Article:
I cant help but feel that we’ve taken two steps forward and three steps back after reading two very different stories about bike accidents here in California. First of all, 55 year-old Harold Brown finally pleaded guilty yesterday for a 2008 hit and run bike accident that killed 49 year-old Mark Pendleton in Martinez, California. The guilty plea closes the book on a chapter that underscored the dangerous position for cyclists throughout the state. Meanwhile, a suspected drunk driver crashed into a set of 100 cyclists this morning in Los Angeles, leaving 11 hospitalized and one in critical condition.
But let’s start with the hit and run. The plea follows more than two years of legal battles, in which Brown consistently attempted to dodge responsibility for the bike accident. Investigators were able to track Brown down by following his aborted call to the California Highway Patrol immediately after the accident. They later found the SUV from the accident in the garage of one of Brown’s relatives. Brown has agreed to serve one year in prison, though his lawyer says he would not be at fault if he had not fled the scene. “He pleaded guilty to what he did. If he didn’t leave, there wouldn’t be a crime here,” he said. “The victim was in dark clothing, going like a bullet down a bill. It wasn’t at all my client’s fault.”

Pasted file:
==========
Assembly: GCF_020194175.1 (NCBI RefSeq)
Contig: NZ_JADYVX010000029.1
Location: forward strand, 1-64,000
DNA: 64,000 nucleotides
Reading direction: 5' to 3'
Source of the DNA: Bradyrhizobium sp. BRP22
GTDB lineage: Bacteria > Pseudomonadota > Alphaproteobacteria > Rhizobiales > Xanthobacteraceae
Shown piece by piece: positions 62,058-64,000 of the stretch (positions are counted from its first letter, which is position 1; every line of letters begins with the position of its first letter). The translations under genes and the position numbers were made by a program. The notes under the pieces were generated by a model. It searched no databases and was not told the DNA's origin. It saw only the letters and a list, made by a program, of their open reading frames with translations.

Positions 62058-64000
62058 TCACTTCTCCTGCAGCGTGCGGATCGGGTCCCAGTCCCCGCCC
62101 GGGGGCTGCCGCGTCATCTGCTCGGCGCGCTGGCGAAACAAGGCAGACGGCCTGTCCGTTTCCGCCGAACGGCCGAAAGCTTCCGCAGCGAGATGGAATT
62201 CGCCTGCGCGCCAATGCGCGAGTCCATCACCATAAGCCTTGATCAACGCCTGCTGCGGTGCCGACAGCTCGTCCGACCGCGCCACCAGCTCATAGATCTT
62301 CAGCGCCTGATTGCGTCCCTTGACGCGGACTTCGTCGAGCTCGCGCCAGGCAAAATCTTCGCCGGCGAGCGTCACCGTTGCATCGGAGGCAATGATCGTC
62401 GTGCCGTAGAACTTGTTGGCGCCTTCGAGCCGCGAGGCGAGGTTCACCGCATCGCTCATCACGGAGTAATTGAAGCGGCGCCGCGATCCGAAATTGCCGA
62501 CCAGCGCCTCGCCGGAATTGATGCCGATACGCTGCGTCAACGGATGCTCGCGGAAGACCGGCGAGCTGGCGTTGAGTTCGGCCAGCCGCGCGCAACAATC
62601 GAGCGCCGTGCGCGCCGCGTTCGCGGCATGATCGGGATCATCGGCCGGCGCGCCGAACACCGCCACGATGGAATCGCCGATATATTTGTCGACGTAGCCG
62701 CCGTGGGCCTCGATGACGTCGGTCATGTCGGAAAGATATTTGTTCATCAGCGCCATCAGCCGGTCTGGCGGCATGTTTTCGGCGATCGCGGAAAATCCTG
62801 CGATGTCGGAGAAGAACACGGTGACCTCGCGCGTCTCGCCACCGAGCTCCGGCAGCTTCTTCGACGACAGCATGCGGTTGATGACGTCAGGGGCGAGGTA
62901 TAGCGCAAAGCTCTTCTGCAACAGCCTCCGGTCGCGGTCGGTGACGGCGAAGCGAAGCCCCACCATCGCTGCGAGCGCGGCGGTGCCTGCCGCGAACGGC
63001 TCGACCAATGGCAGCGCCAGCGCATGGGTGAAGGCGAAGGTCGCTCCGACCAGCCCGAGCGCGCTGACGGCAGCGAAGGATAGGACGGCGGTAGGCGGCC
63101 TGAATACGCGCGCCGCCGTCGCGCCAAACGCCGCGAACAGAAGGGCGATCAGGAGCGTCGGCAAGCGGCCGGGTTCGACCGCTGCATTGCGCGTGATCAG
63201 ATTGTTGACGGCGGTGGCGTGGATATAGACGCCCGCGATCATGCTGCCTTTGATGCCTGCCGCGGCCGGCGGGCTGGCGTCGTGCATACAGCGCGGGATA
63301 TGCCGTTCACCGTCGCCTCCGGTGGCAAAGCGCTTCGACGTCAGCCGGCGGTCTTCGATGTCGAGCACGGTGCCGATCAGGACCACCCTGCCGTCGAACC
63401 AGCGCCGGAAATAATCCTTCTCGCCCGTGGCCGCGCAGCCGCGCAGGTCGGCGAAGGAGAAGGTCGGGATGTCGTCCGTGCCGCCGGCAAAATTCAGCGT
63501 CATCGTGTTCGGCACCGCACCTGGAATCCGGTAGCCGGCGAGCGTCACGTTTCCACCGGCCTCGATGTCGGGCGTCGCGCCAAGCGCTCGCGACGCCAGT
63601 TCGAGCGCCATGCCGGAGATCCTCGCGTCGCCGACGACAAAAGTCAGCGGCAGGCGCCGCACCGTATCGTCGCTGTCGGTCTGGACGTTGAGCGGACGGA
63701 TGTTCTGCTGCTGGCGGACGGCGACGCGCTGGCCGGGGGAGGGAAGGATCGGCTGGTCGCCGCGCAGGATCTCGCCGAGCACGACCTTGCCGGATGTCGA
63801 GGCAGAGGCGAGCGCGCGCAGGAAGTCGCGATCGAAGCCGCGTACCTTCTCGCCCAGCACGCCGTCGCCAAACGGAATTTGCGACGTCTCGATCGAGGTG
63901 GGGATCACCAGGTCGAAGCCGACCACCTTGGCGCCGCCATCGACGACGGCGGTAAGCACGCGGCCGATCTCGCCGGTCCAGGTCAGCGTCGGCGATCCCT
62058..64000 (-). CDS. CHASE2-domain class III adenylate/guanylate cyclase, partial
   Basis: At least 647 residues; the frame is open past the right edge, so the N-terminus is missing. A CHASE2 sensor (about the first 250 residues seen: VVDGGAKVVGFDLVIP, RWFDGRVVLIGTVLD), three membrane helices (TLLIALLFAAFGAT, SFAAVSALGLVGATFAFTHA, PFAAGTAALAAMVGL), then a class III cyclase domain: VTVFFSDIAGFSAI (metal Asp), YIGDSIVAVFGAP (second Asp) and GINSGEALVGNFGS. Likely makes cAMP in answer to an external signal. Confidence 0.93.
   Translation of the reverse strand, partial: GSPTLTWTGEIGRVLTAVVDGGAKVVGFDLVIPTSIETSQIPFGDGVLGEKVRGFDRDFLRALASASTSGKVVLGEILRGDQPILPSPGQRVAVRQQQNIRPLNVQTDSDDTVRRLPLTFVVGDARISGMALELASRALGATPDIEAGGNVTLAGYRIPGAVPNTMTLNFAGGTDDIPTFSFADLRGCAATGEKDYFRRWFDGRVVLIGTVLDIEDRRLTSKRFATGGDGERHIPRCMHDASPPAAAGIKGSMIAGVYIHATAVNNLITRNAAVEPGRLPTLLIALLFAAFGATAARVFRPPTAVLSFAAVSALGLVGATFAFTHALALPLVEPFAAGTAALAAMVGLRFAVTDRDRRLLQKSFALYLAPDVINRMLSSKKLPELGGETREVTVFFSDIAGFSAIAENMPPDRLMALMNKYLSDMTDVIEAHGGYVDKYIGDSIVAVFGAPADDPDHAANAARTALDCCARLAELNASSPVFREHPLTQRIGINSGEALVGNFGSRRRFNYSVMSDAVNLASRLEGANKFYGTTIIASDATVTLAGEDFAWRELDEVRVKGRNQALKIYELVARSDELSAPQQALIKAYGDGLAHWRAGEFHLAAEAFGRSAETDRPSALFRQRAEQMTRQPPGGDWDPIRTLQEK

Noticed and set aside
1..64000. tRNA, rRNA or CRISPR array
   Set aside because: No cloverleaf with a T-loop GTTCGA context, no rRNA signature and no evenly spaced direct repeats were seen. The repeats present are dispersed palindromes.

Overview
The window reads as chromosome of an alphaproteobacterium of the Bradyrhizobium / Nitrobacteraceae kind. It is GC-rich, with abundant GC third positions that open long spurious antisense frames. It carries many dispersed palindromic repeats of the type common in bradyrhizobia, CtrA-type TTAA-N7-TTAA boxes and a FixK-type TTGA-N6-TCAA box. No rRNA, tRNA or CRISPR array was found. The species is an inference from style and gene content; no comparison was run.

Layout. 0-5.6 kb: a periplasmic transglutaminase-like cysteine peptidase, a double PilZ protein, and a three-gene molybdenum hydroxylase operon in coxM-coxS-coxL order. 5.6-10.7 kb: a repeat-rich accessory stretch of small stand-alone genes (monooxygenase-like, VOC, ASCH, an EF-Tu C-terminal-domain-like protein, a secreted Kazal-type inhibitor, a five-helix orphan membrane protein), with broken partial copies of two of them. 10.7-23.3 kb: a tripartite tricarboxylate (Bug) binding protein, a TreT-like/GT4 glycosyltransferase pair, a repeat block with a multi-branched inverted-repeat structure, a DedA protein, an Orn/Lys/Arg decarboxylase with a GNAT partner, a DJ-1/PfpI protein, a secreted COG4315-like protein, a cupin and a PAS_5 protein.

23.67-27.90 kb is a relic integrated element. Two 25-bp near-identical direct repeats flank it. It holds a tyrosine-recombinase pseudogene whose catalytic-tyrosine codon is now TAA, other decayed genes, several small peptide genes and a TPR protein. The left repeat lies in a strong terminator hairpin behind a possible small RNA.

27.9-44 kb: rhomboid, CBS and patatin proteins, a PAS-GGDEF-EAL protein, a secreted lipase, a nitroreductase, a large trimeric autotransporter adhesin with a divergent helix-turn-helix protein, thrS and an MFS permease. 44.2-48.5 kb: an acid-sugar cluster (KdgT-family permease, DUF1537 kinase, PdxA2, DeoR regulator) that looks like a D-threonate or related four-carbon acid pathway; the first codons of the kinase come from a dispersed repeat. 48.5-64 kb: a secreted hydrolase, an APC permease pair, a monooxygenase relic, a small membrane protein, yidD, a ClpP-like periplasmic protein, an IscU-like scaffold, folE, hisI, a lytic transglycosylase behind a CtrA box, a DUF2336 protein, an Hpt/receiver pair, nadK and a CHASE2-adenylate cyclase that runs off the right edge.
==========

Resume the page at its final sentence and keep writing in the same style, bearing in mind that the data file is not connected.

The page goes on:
That’s absolutely not the cause for the driver in this morning’s Los Angeles bike accident that has hospitalized nearly a dozen cyclists. The “Midnight Ridazz” bicycle group meets regularly at midnight in Los Angeles’ Koreatown to cycle through the night. But around 2:00 am this morning, the suspected drunk driver hit the group of about 100 cyclists going an estimated 60 miles per hour. “I saw everybody flying towards me. Luckily I didn’t get hit…one of the guys got dragged by the car,” said one rider. The 27 year-old driver has been arrested, but her name has not been released.
Both accidents emphasize the need for stronger laws to protect cyclists. And to take extra precautions while riding at night, stay in a group, wear reflecting clothing and a helmet, and stay alert for potentially dangerous drivers. That way, we’ll all avoid bike accidents and the lawsuits that follow.
Photo credit: dbking